No umpire was safe from Earl Weaver’s wrath. The longtime manager of the Baltimore Orioles, who died Jan. 19, was never shy about giving an umpire a piece of his mind when he felt his team had been wronged.
As with all AL umpires of the day, Steve Palermo was no exception.
“He was tough with umpires, but he was a very good manager,” Palermo told MLB.com upon learning of Weaver’s death. “You were always on red alert with him because you never knew what he was going to do next. He was very unconventional.”
Palermo is currently a supervisor of MLB umpires. In 1993, he received NASO’s Gold Whistle Award for his efforts to raise funds for research, equipment and support for uninsured victims of spinal injuries. Palermo’s career ended when he was shot by a robber whose victims Palermo was attempting to aid.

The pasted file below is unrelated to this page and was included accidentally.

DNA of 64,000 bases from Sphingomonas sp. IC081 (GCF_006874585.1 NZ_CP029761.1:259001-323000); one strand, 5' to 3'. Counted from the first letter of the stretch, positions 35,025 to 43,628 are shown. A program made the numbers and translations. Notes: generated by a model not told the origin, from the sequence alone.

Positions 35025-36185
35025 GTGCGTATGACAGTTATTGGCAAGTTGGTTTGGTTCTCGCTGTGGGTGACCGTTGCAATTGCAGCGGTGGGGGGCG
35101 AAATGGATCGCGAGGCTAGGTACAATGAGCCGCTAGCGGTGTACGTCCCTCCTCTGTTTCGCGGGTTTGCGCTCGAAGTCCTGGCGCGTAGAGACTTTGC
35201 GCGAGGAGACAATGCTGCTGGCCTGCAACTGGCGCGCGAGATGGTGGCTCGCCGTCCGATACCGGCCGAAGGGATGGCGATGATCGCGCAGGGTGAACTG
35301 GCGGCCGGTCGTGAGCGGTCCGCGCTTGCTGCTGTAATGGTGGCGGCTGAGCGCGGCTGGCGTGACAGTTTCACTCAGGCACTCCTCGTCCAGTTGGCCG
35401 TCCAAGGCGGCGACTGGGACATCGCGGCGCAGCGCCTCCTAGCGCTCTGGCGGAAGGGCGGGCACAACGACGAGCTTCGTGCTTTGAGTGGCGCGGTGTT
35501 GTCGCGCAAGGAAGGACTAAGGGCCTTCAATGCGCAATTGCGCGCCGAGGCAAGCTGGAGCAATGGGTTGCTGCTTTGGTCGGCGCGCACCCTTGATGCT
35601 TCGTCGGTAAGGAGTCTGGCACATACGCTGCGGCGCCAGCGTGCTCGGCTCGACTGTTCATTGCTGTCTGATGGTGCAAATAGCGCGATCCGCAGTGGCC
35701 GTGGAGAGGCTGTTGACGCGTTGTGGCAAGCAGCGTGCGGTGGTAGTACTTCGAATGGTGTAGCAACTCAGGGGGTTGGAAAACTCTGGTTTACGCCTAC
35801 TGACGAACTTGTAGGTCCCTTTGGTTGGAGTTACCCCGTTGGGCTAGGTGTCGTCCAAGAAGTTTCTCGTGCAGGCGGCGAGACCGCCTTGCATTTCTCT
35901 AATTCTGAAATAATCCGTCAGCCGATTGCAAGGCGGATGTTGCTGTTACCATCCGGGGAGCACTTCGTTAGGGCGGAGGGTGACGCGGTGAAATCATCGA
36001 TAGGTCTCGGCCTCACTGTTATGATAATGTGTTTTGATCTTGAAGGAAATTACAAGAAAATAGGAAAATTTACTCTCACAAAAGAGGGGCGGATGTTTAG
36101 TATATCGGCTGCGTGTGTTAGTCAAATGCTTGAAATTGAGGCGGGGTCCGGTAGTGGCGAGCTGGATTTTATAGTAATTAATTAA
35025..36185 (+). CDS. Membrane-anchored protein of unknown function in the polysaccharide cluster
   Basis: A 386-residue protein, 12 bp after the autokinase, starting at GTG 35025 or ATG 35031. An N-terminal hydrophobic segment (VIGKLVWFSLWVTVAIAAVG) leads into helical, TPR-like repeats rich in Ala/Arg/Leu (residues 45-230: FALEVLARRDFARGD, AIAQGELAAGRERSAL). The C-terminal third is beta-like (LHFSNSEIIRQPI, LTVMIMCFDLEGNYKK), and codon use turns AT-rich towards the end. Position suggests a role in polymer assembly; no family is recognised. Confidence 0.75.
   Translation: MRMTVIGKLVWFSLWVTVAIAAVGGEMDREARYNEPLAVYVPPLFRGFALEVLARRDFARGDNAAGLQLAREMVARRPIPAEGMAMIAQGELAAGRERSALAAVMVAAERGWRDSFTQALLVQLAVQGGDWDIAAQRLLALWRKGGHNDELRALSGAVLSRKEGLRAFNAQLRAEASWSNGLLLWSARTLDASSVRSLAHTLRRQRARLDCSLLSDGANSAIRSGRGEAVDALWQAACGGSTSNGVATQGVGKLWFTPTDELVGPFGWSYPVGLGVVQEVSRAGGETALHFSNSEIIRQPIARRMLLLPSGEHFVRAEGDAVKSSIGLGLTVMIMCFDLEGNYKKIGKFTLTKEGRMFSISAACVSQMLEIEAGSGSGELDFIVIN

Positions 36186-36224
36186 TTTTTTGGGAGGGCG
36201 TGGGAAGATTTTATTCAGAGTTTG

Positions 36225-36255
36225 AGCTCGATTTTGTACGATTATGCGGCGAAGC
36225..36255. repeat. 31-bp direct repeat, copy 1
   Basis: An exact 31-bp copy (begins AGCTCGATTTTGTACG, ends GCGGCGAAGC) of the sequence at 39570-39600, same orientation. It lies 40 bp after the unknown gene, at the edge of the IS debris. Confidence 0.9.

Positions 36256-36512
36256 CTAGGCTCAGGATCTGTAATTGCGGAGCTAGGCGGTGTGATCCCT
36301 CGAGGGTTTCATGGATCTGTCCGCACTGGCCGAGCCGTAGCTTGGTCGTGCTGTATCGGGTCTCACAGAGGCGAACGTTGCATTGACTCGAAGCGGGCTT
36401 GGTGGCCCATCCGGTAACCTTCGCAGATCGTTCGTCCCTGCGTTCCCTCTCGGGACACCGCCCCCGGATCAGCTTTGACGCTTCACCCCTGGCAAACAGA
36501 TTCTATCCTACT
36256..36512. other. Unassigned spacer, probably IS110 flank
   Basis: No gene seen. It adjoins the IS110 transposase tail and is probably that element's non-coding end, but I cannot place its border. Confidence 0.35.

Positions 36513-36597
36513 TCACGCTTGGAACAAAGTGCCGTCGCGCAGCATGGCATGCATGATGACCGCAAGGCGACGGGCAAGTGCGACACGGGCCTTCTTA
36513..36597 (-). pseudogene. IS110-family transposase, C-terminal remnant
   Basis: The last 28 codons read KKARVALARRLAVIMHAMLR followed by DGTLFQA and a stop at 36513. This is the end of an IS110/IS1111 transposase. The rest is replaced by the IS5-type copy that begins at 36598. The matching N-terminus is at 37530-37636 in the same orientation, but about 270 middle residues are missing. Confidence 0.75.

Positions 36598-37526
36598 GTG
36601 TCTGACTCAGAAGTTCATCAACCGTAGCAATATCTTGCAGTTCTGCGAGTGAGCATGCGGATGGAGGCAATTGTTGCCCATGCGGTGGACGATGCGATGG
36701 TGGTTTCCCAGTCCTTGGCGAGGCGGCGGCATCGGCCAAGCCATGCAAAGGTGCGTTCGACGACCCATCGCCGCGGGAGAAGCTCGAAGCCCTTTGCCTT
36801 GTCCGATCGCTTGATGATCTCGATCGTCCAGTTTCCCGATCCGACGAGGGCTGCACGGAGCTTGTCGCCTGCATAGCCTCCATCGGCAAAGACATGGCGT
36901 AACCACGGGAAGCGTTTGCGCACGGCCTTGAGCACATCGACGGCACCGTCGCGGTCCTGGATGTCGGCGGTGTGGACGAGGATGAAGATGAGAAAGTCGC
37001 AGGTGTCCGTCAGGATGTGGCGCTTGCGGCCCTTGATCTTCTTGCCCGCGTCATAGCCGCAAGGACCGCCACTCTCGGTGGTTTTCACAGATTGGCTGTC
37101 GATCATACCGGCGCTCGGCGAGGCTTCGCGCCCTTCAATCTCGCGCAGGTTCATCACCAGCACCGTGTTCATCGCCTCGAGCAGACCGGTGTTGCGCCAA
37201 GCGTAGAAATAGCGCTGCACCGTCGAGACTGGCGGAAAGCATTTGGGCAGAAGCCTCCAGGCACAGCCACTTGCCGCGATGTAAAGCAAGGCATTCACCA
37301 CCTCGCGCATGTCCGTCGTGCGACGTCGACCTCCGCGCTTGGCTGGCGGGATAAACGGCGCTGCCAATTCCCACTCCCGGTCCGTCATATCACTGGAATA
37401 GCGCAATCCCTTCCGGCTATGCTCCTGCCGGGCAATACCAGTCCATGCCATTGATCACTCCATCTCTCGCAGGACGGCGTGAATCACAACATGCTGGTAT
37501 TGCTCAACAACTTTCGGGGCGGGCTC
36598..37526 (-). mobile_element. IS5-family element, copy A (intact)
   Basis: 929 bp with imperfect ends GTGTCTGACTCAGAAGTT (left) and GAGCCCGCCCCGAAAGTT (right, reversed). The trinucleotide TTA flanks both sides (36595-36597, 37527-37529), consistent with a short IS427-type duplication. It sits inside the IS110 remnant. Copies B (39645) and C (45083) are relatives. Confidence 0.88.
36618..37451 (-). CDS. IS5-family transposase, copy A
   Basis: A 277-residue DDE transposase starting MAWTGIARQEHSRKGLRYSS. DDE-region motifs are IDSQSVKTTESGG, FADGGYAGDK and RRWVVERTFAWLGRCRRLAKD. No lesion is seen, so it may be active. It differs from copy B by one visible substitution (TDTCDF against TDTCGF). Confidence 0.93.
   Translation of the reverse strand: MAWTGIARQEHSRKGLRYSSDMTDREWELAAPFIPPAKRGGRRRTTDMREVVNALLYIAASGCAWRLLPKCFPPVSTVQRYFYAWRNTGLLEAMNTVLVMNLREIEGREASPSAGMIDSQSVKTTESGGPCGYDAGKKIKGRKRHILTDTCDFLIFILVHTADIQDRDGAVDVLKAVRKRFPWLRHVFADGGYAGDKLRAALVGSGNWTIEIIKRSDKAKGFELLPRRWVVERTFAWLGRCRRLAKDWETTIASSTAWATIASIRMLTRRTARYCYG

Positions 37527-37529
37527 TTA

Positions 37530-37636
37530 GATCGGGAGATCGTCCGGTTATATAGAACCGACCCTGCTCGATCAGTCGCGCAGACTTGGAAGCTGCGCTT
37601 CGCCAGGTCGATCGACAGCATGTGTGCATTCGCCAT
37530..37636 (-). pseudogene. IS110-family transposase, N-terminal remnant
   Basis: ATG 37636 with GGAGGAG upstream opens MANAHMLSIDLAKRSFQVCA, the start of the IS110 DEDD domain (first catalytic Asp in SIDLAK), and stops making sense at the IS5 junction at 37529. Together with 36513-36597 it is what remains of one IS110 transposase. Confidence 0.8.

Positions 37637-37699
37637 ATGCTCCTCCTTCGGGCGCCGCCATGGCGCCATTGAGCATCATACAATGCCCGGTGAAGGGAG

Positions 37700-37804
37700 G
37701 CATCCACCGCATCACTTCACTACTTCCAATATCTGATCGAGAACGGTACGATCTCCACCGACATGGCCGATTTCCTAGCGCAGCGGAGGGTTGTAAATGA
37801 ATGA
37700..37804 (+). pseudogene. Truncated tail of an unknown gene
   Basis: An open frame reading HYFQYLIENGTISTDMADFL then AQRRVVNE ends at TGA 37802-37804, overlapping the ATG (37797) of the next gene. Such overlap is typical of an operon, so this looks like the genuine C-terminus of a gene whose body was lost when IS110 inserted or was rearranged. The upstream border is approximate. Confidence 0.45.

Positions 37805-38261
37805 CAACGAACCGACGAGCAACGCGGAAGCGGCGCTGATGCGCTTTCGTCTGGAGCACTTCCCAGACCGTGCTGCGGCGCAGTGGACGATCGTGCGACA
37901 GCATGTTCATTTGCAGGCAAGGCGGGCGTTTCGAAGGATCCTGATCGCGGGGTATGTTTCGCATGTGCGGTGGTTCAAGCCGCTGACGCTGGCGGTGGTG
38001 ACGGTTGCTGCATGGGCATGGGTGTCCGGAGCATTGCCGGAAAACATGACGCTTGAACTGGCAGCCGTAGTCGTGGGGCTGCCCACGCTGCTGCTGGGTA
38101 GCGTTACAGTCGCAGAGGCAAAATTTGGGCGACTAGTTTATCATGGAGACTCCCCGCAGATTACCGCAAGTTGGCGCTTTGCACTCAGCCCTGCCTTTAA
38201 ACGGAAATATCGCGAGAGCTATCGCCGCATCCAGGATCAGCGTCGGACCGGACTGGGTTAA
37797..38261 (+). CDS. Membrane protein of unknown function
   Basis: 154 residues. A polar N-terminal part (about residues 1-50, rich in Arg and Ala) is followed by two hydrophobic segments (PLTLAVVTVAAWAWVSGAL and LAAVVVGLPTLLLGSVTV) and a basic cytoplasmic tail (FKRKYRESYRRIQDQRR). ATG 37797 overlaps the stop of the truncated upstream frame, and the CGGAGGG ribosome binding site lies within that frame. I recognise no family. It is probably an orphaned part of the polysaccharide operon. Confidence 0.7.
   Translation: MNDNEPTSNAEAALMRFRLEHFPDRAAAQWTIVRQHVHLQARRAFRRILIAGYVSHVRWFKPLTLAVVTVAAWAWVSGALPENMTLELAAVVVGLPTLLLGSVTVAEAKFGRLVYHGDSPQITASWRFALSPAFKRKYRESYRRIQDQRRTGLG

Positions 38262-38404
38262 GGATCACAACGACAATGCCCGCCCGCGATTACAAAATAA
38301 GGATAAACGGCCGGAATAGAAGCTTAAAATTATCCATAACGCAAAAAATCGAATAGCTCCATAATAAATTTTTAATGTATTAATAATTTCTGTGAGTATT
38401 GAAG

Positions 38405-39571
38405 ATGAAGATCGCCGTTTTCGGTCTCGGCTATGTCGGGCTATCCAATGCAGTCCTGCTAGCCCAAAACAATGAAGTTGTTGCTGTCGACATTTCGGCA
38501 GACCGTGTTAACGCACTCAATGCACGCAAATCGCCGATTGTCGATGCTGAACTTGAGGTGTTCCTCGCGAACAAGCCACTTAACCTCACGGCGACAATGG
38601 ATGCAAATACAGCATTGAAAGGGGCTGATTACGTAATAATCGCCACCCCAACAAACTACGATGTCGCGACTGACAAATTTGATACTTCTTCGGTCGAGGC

The former umpire recalled an incident in which Weaver had been ejected but returned to the field, leading the umpires to consider forfeiting the game,” Palermo recalled. “He’s already been thrown out. ... I told him to get out of here. And he kicked dirt all the way from third base to second base. And he was standing there on second base.”
Weaver ignored orders to leave. Palermo told fellow umpire Richie Garcia to start a stopwatch, giving Weaver a minute to vacate or forfeit.
“He stood there for about 15 seconds and said, ‘You know, you’re crazy enough just to forfeit this game,’” Palermo said. “And he came running over the mound as I bent over to brush off home plate. He comes up from behind, kicks the dirt under my legs onto the plate and then he takes off running to the dugout. He said, ‘I know I've only got about 15 seconds left so I’m getting out of here.’”